RES Committee North West - Greater Manchester South, ref: 15/NW/0393
Multicentre cross-sectional observational proof of concept study
Primary study design
Secondary study design
Cross sectional study
Patient information sheet
Not available in web format, please use the contact details below to request a patient information sheet.
Ventilator-associated pneumonia (VAP)
Included patients will have been intubated and mechanically ventilated for at least 48 hours (based on the definition of VAP) and clinically suspected of having VAP. Exhaled air samples will be taken within 24 hours after the patient is suspected of VAP. Broncho-alveolar lavage fluid will be collected to determine clinically the presence of VAP. In addition two blood samples will be taken.
Primary outcome measure
Providing proof of concept supporting the use of a novel minimally-invasive breath sampler to enhance the diagnosis of ventilator-associated pneumonia (VAP) in patients in intensive care.
Secondary outcome measures
1. The development of a bespoke minimally-invasive breath sampling methodology for critically ill ventilated patients on a mechanical ventilator
2. Precise identification of the breath biomarkers / VOCs responsible for discriminating VAP in critical ill patients
Overall trial start date
Overall trial end date
Reason abandoned (if study stopped)
Participant inclusion criteria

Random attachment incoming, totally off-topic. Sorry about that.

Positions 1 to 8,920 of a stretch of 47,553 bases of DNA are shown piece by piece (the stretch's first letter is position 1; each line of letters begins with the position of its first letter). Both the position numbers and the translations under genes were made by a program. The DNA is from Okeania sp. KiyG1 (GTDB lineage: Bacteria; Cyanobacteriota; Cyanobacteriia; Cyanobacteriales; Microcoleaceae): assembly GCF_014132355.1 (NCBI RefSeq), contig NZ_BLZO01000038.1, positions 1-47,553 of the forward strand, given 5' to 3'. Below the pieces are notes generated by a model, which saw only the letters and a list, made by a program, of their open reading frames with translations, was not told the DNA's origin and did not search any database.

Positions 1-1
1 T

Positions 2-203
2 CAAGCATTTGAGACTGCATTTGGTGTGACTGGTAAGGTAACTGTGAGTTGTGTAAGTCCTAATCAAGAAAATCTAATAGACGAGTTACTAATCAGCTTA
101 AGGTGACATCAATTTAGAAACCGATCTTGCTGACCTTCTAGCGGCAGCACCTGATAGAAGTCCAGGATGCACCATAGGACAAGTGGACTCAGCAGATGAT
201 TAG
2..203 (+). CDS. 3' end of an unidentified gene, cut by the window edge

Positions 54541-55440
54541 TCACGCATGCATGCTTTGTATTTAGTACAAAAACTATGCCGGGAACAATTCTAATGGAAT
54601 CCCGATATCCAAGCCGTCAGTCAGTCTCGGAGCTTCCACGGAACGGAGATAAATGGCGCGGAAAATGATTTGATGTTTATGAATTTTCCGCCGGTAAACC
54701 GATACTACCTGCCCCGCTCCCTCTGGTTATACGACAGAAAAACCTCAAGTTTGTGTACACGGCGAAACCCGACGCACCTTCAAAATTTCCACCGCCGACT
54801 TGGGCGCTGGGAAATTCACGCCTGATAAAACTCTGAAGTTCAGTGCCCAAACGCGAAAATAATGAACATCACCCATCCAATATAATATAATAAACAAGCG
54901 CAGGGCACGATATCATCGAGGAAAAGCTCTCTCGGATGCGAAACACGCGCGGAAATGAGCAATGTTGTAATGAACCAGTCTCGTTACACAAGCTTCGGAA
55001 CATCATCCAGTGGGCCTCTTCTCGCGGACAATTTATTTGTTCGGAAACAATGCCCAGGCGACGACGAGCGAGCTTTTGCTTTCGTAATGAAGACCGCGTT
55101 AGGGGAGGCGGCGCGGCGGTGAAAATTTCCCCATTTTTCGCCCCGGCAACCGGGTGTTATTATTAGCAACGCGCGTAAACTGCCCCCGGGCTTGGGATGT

1. 18 years and older
2. Intubated and mechanically ventilated for >48 hours
3. Suspected for ventilator associated pneumonia (VAP)
Definition of suspected VAP
Criteria for clinically suspected VAP are fulfilled if a patient has been intubated and mechanically ventilated for at least 48 hours and has new or worsening alveolar infiltrates on chest X-ray and has two or more from
1. Temperature >38°C or <35ºC
2. White cell count >11x109 or <4x109 per litre of blood
3. Purulent tracheal secretions
Target number of participants
Participant exclusion criteria
1. Patients receiving end of life care
2. Patients where there is clinical suspicion of highly infectious disease (patients in strict isolation such as Middle East Respiratory Syndrome, Ebola or resistant tuberculosis)
3. Patients showing features considered to predict poor tolerance of BAL:
3.1. PaO2 <8 kPa on FiO2 >0.7
3.2. Positive end-expiratory pressure >15 cmH2O
3.3. Peak airway pressure >35 cmH2O
3.4. Heart rate >140 bpm
3.5. Mean arterial pressure <65 mmHg
3.6. Bleeding diathesis (including platelet count <20 x 109 p/L of blood or international normalised ratio (INR) >3)
3.7. Poorly controlled intracranial pressure (>20mmHg)
Recruitment start date
Recruitment end date
Countries of recruitment
Trial participating centre
University Hospital of South Manchester NHS Foundation Trust
Southmoor Rd Wythenshawe
Trial participating centre
Central Manchester University Hospitals NHS Foundation Trust
Cobbett House Oxford Road
National Institute for Health Research
Funding Body Type
Funding Body Subtype
Results and Publications
Publication and dissemination plan
The results of the study will be disseminated by presentations to national bodies and in the form of peer reviewed publications in the scientific/clinical literature. The Salford Citizen Scientist group (http://www.citizenscientist.org.uk) whose remit is to encourage and facilitate participation of the local community in research and who have been consulted about the design and conduct of this project will be involved in review of the project findings.
Intention to publish date
Participant level data
Not provided at time of registration
Basic results (scientific)